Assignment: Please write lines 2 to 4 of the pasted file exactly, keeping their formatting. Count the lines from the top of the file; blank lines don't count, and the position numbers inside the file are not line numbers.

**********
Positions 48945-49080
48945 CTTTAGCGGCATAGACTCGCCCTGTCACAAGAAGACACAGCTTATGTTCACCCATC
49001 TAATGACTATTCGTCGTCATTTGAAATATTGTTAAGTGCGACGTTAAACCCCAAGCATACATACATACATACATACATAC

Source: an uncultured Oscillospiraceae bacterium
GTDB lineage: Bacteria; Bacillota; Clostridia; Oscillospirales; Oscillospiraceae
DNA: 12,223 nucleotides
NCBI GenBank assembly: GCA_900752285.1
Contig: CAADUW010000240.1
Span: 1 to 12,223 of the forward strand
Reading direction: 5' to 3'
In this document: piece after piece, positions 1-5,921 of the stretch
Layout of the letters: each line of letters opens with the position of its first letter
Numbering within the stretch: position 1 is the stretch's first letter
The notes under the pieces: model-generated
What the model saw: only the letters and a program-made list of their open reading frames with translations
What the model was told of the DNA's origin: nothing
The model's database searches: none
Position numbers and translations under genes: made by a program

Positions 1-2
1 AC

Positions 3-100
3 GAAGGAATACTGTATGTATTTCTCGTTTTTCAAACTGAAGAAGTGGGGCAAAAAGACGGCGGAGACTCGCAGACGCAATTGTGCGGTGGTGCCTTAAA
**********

48945 CTTTAGCGGCATAGACTCGCCCTGTCACAAGAAGACACAGCTTATGTTCACCCATC
49001 TAATGACTATTCGTCGTCATTTGAAATATTGTTAAGTGCGACGTTAAACCCCAAGCATACATACATACATACATACATAC

Source: an uncultured Oscillospiraceae bacterium